is likely to give up its nuclear weapons or the nuclear weapons option outside
of a global or regional arms control framework. Our traditional strategy -- of
treating such states as outsiders -- is no longer a realistic method of bringing
these last few countries into the fold.
Which brings us to a current controversy -- the recent agreement between
President Bush and Prime Minister Manmohan Singh regarding the exchange of
nuclear technology between the United States and India.
Some insist that the deal will primarily enable India to divert more uranium to
produce more weapons -- that it rewards India for having developed nuclear
weapons and legitimizes its status as a nuclear weapons state. By contrast, some
in India argue that it will bring the downfall of Indias nuclear weapons
program, because of new restrictions on moving equipment and expertise between
civilian and military facilities.
Clearly, this is a complex issue on which intelligent people can disagree.
Ultimately, perhaps, it comes down to a balance of judgment. But to this array
of opinions, I would offer the following:
First, under the NPT, there is no such thing as a "legitimate" or "illegitimate"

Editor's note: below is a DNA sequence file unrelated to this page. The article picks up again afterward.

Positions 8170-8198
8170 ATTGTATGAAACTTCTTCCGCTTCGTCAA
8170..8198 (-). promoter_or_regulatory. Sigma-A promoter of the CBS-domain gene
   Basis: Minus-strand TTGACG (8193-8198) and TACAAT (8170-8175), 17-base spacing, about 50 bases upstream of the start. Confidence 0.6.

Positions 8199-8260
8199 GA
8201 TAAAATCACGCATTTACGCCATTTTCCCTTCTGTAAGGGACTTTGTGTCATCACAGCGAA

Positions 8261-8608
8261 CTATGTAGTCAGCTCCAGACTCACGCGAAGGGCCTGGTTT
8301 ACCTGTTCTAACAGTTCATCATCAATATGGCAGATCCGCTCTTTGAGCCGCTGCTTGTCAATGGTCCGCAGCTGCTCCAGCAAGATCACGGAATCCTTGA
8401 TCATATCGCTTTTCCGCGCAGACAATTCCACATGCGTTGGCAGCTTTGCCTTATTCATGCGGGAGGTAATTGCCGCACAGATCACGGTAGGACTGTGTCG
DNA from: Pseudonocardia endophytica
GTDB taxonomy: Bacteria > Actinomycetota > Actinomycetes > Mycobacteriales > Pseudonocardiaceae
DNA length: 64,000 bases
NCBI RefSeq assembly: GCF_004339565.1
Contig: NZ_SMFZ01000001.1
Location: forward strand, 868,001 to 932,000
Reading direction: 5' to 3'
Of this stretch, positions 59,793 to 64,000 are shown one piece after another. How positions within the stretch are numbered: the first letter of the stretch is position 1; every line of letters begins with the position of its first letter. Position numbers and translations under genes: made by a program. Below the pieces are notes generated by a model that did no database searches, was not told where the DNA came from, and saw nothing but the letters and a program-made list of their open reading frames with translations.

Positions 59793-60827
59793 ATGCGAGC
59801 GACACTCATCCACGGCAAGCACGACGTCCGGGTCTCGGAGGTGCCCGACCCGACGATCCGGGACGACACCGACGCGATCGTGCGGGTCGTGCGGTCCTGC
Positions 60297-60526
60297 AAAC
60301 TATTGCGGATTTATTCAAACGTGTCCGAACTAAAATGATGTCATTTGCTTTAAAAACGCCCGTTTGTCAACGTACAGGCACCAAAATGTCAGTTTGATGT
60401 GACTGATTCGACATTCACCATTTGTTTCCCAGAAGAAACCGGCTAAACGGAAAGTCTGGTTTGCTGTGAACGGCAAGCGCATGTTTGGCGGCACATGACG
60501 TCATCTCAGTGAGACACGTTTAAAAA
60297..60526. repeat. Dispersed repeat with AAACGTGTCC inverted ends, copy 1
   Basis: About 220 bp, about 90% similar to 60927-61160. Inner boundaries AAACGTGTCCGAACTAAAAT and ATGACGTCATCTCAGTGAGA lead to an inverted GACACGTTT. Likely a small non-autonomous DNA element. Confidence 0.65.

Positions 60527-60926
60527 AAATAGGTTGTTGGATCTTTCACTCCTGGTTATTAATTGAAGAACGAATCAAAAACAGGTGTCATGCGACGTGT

nuclear weapons state. The fact that five states are recognized in the treaty as
holders of nuclear weapons was regarded as a matter of transition; the treaty
does not in any sense confer permanent status on those states as weapons
holders. Moreover, the U.S.-India deal is neutral on this point -- it does not
add to or detract from Indias nuclear weapons program, nor does it confer any
"status," legal or otherwise, on India as a possessor of nuclear weapons. India
has never joined the NPT; it has therefore not violated any legal commitment,
and it has never encouraged nuclear weapons proliferation.
Also, it is important to consider the implications of denying this exchange of
peaceful nuclear technology. As a country with one-sixth of the worlds
population, India has an enormous appetite for energy -- and the fastest-growing
civilian nuclear energy program in the world. With this anticipated growth, it
is important that India have access to the safest and most advanced technology.
India clearly enjoys close cooperation with the United States and many other
countries in a number of areas of technology and security. It is treated as a
valued partner, a trusted contributor to international peace and security. It is
difficult to understand the logic that would continue to carve out civil nuclear
energy as the single area for noncooperation.
Under the agreement, India commits to following the guidelines of the Nuclear
Suppliers Group, an organization of states that regulates access to nuclear